Is Food Art: Notes from Pastry Chef, Michael Laiskonis


In early September, the SoFAB Institute presented a panel discussion asking “Is food art?” at the New School in New York as part of Culinaria Query, where Yael Raviv served on the panel. The national inquiry comes to close in New Orleans on October 10, 2013 with a special presentation by Ken Albala. For information, please visit this page.

Michael Laiskonis, Creative Director of New York City’s Institute of Culinary Education since 2012, was one of the panelists at the New School in New York City. Previously Executive Pastry Chef Le Bernardin for eight years, his pastry philosophy manifested itself in a style of desserts that balanced art and science, and contemporary ideas with classic. Awarded Outstanding Pastry Chef in 2007 by the James Beard Foundation, his work also helped the restaurant maintain three stars from the esteemed Michelin Guide and four stars from the New York Times. In his five year tenure as Pastry Chef at Tribute in Detroit, Pastry Art and Design twice named him one of the “10 Best Pastry Chefs in America”.

Laiskonis has been featured in numerous web, print, television, and radio appearances internationally. He was named Bon Appétit’s 2004 Pastry Chef of the Year and Starchefs.com declared him a Rising Star in 2006. His consulting projects have included a collaboration with the Ritz Carlton hotels in Grand Cayman, Washington DC, and Philadelphia through Ripert Consulting, as well as several pastry shops throughout Japan, and most recently, advisory positions with major food companies and independent restaurants alike. In 2008, Laiskonis became a featured contributor to Gourmet.com and participated in the launch of the Salon.com food page. His writing has also appeared on The Huffington Post and The Atlantic, as well as several anthologies, including The Kitchen as a Laboratory, published in 2012 by Columbia University Press. He has also joined the ranks of chef-bloggers with two websites documenting his work, Notes from the Kitchen and Workbook.

What follows is the Laiskonis’s slideshow from the panel. as well as some post-panel thoughts.

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Michael’s Post-Panel Notes

As a chef-practitioner, my position on the subject at the outset was less about an academic definition of art, but how chefs at the highest level of the craft might utilize different creative processes toward the pursuit of original or inventive dishes.

I guess to answer the initial question – ‘is food art?’ – sometimes yes, but most often we are better served to regard cooking as a skilled craft, and in even broader terms, simple sustenance. Rather than answer that question directly, I’m more interested in the intersection of art, craft, and science and how the pursuit of refinement and creativity in gastronomy is often tethered to ‘modernist’ cooking techniques and technology. I argue that with such technology we as chefs are in a sense freed up and have been able to divert more of those ‘intuitive’ aspects of cooking toward the aesthetics of a dish. That same underlying science can also be used to refine what we already know as well as assisting in the invention of new dishes and techniques.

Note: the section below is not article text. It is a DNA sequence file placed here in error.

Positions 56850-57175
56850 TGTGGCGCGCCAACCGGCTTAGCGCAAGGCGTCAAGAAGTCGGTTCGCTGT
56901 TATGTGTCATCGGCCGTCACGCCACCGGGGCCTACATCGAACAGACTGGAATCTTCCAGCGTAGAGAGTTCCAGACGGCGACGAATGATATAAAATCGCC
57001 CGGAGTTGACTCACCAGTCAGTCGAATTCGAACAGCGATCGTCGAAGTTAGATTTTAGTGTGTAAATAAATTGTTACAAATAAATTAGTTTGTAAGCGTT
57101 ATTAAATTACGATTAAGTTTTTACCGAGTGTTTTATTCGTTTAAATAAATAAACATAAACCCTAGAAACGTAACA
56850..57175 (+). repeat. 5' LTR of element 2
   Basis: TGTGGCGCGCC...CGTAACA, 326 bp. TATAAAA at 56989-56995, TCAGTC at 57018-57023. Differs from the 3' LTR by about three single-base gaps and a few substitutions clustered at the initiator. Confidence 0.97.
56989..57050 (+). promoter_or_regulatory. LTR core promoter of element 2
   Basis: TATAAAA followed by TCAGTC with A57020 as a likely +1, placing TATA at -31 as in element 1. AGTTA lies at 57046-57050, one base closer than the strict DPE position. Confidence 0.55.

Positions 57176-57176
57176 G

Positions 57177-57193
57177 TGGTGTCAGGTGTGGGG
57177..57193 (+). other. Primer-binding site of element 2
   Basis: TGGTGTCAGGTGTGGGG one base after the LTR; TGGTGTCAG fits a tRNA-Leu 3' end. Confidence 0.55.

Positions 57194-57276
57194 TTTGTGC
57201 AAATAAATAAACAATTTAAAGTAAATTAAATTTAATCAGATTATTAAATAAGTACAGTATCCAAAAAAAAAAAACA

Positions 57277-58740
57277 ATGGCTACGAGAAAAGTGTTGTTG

The given time was short, so I didn’t go to deep into the creative process, but I did bring up an area that has been of particular interest to me – what might happen if we were to apply the language of other artistic disciplines to cooking? Can we borrow methods and devices from painting, music, or architecture to better build a dish? I also spoke briefly on the notion of having a story behind a dish, as well as the important role of nostalgia.
At the end of day, the session was very short and only offered an opportunity to scratch the surface of the subject. I don’t know that any of my opinions were changed, but I did come away thinking that while one can’t necessarily apply formal artistic criticism to cooking, that shouldn’t prevent someone for looking at food in an artistic way. Perhaps because we cannot analyze a painting in quite the same way that we assess the qualities of a plate of food… well, perhaps that answers the question for some. For me, the interest remains in how chefs harness creativity and less in how we might compare the end results to established art forms.

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